How Hull's cruise terminal could look if it was at St Andrew's Quay
St Andrew's Quay in Hull - artist's impressions of what a new marina and cruise liner terminal could look like
By Hull Daily Mail | Posted: 6 Oct 2017
St Andrew’s Quay would be the “ideal location” for Hull’s proposed cruise liner terminal – and not the built-up Victoria Dock , says Hull-based MEP Mike Hookem.
The UKIP politician said building the proposed terminal at St Andrew’s Quay, a derelict former fishing dock a mile from the city centre, would “solve many of the issues” around pollution and congestion fears associated with the possibility of cruise ships berthing next to The Deep in Victoria Docks.
Mr Hookem has written to every councillor in the city to express concerns over Hull City Council's current preference to build the £55m terminal near the Victoria Dock housing estate, a retirement home and nearby schools.
Marlene Harrison, a Victoria Docks resident, told the Yorkshire and North Lincolnshire MEP that she was worried about the noise and the pollution a cruise terminal would cause.
“They [the ships] are going to be there for 12 hours a day, from 6am, loading and unloading,” she said. “There will be noise for all of that time.”
Mr Hookem, who grew up in Hessle Road, said a “lack of access and parking in the area” meant it would be difficult for coach operators to collect and drop off passengers from Victoria Docks.
As an alternative, the UKIP fisheries spokesman has been working with designers on a proposal to bring St Andrew’s Quay back into use as a “fitting tribute to the 6,000 fishermen who left the dock, never to return”.
New images show how St Andrew’s Quay could be regenerated to fit a Humber cruise liner terminal, as well as provide a new marina for the 110 boat owners still waiting for a spot in the oversubscribed Hull Marina.
The rejuvenated dock could “rival” similar waterside regeneration efforts in other cities, including Liverpool’s Albert Dock – home to the only Tate gallery outside the south of England – according to Mr Hookem.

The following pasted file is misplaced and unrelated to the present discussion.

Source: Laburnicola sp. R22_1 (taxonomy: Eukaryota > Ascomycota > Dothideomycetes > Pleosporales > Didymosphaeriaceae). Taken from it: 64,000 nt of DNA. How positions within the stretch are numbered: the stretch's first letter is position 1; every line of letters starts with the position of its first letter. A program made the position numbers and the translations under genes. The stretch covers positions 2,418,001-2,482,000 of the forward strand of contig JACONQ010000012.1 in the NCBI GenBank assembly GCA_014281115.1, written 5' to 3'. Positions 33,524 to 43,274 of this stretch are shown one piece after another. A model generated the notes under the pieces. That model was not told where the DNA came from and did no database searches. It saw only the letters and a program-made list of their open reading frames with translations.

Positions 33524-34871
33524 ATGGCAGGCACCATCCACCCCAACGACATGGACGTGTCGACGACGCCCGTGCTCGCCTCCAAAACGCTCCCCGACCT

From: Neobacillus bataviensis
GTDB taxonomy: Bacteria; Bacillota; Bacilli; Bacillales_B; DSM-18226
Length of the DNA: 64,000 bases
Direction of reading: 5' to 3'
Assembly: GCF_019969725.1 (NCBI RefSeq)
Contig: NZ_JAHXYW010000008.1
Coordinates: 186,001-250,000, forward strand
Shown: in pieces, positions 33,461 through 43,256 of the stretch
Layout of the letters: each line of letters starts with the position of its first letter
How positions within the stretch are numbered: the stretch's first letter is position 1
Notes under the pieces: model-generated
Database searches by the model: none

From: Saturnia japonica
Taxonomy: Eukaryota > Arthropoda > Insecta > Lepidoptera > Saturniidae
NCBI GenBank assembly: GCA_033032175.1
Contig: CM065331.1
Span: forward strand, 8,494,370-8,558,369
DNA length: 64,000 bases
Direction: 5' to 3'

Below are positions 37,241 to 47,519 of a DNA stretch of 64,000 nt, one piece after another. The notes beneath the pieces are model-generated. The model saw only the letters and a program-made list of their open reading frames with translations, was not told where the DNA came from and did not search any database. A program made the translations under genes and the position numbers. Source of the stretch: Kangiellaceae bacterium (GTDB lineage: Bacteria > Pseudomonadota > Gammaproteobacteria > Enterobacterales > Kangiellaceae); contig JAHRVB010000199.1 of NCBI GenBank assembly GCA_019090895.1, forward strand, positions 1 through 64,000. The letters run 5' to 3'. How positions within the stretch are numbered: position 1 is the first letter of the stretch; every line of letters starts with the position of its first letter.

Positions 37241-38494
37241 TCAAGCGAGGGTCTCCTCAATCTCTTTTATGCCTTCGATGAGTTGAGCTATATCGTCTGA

He described it as the “ideal site” for future cruise liners to stop off, given both its proximity to Hull but also the easy access to the A63, linking visitors to other tourist destinations, including Beverley, York, Leeds and Lincoln.
He said: “This currently derelict site is away from residential areas, it is close to road links that could easily serve various locations in Yorkshire and Lincolnshire, it has room for both coach and car parking and and could be redeveloped to the benefit of the whole community.”
Mr Hookem said the current landowner of the site was “prepared to make a market rate offer” for the Lord Line building , disused since the 1970s, in order to “consolidate” the ownership of the site.
Manor Property Group, which currently own the landmark former trawler company offices on the dock, submitted plans in June for it to be demolished, along with a grade-II listed nearby pump house.
Liberal Democrat councillor, Adam Williams, who represents the Victoria Docks area, said he was “pleased” that resident’s concerns were being acknowledged by the MEP.
But Councillor Steve Brady, leader of the Labour-run city council, questioned whether the St Andrew’s Quay location would create the benefits for the city centre that are needed in order to secure public and private investment for the terminal.
“My initial thought with St Andrew’s Dock is that these cruise visitors would be taken straight-up the motorway to York and Leeds,” said Mr Brady.
“The city centre would not get the footfall that Victoria Docks would provide. Businesses support the terminal being there – it would be a massive shot in the arm for the city centre.
“We need to give the Government every reason to invest and show them that this will bring a high percentage of visitors into our pubs and city centre restaurants, and that this will provide jobs and future development.”
Mr Brady said the council also had concerns over the fact there were “multiple owners” of the St Andrew’s Quay site, whereas the land around Victoria Dock is mainly council-owned.
“There is a lot of consultation left to do,” he said. “Nothing will be built unless all the fine details over accommodation and transport have been sorted out.”
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